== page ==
On excursion with Lotte van den Berg
Date: April 2, 2018
Travel time: 5 minutes bicycle, 1 hour delay for cancelled train, 125 minutes train
Meeting time: 4 hours
Reading time: 5 minutes
My name is Marouf. I am a boy. I was born nine months ago in the Dutch town of Vlaardingen. In 2060 I will be an adult. I will be 43 years old. I will have a job and a home of my own. But first I have to grow. I will look and listen and learn and dream. I am a thing.
Today I am part of the Parliament of Things. I didn’t choose to be here. Somebody invited me. I am in the company of the earth and the sun and a nice brilliant can with toxic sludge. We sit together on a hill on the beach. Water and wind are there too. And fish and shells and worms. And more Things that are part of the Parliament.
I get bored being a little boy. I am the industry now, looking out over this beach from the harbour of Rotterdam. The boy is sitting here right next to me now. As industry I feel more comfortable to take part in the Parliament. But still I feel very close to the boy that used to be me. We are kin.
We both want to grow and earn money and have a place of our own. We know how to dream of a better world. We make worlds. We look and learn and dream. We believe in the power of the earth and the sun and the water. They are there for us. We like this place where we can be heard, where we can make things believe in us, make things believe in a better man made world.
We got here by bus. The bus left in front of the Rotterdamse Schouwburg on Easter Monday at 2.30 pm. On the bus, a gentle man from Rotterdam – his name is Andre – traces the history of the city.
1940 (2.40 pm): Hofplein was still polder. 1970 (2.50 pm): the A20 highway is brand new but will become something else soon, when the Rotterdam Ring will be moved a few kilometres further. 1970 (3 pm) is also when the Maasvlakte was reclaimed from the sea. 1980 (3.10 pm): the new harbour. 2000 (3.20 pm): Europoort – more land reclaimed from the sea to expand the harbour. 2015 (3.30 pm): we arrive at Rotterdam Beach where Andre, with his friends from Observatorium, built a sculpture: Zandwacht. This is where the Parliament of Things will gather.
Zandwacht sounds like an echo on Rembrandt’s Nachtwacht (Night Watch). Translate it as Sand Watch: an observatory for the sand. The sculpture follows the movement of the sand. In 2060 this will be a new dune, completely covered by sand. Unlike the boy and the industry, Zandwacht will not grow but get smaller, until it disappears. It has something of a ruin, like in 19th century romanticism: something left behind on the beach. Or of a skeleton: archaeologists in a thousand years may wonder what kind of animal once lived in these dunes. But in fact it is part of the man made world, called “Rotterdam”.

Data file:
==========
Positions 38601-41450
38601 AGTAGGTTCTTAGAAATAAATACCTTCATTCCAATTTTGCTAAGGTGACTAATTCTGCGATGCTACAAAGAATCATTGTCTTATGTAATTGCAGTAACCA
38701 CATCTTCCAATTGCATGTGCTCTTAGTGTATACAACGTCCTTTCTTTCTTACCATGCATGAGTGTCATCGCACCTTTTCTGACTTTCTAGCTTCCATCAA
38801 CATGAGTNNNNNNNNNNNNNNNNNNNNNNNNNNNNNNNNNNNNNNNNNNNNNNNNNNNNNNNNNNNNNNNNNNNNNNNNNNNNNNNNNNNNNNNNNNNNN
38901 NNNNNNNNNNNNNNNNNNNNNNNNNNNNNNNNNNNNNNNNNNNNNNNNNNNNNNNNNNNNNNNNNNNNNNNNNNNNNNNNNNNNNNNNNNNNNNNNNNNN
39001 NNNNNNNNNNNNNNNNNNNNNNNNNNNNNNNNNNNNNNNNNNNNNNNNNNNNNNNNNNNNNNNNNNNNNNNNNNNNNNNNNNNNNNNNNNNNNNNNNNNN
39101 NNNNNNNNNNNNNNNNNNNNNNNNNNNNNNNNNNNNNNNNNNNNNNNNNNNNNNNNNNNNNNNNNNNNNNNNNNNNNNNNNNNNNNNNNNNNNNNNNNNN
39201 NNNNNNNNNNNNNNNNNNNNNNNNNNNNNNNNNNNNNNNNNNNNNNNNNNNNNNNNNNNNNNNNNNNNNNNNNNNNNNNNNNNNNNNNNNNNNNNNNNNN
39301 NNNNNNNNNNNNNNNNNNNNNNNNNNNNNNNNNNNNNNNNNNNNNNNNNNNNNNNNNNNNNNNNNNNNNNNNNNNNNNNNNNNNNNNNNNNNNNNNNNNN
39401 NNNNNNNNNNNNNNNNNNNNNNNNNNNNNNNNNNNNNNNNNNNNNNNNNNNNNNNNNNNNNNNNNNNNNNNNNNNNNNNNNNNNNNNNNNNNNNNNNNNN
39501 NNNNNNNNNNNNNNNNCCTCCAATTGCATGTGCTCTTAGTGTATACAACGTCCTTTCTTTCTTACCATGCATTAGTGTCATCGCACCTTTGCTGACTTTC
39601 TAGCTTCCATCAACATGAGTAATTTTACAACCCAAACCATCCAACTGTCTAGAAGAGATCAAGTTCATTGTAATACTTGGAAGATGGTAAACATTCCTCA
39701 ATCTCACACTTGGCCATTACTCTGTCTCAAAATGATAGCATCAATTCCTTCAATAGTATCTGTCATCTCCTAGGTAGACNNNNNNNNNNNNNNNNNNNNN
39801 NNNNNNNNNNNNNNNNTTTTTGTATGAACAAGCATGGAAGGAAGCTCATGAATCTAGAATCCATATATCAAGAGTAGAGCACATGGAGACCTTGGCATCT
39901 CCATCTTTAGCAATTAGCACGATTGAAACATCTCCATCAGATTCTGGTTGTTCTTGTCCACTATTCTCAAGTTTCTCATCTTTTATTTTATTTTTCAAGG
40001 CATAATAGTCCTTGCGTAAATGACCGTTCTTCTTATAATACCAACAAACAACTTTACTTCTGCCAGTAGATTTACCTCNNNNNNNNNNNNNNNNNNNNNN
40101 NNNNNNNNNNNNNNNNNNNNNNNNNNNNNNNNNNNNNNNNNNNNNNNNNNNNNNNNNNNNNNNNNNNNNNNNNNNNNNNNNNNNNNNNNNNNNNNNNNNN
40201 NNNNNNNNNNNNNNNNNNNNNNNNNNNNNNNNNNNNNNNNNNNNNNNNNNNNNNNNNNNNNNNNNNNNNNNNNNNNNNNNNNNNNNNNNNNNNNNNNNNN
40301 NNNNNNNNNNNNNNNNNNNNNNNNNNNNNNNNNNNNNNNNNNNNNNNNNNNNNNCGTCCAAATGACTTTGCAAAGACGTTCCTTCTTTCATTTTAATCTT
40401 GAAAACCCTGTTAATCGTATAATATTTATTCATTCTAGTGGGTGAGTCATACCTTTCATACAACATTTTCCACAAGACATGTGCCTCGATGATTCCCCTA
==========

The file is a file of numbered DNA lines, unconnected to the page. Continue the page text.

Andre says they found a tooth of a saber tiger on the beach. The sand to create this beach was dredged from the North Sea. The North Sea is 9000 years old. Before that there were tigers in Rotterdam. The tooth becomes one of the things in the Parliament.
Lotte van den Berg invited the tooth. Lotte also organises this Parliament. Together with artist Daan ‘t Sas she developed Building Conversation, a project where the conversation itself becomes a piece of art.
The Parliament of Things is part of Building Conversation. The Parliament is inspired by the ideas of French philosopher Bruno Latour. In 1991 Latour published a book, We have never been modern. For Latour, modernity never took place because we never succeeded in separating culture from nature. Humans still are part of nature, just like things in nature also have culture. Latour learns us to understand that humans share this world with many: animals, plants, objects and other humans.
The Parliament of Things is a space where humans learn to talk as things and to listen to things. It is an ongoing work. In 2015, during COP21 in Paris, Latour simulated together with a group of students an alternative summit where not only nations, but also oceans, the atmosphere, endangered species, the internet, young people or climate refugees are represented.
Later this month the Embassy of the North Sea will open in The Hague. Lotte will be there too. I will meet Lotte again in June, when she will present a new work – Tide – on the island of Terschelling in the north of Holland. Something to look forward to.
And in the mean time I also went to another port city – Hamburg – where I met Sibylle Peters and Armin Chodzinski and to Lyon, where I met Thierry Boutonnier, who was a student of Latour and who talks to the animals on his parents’ farm. He really does that. More soon.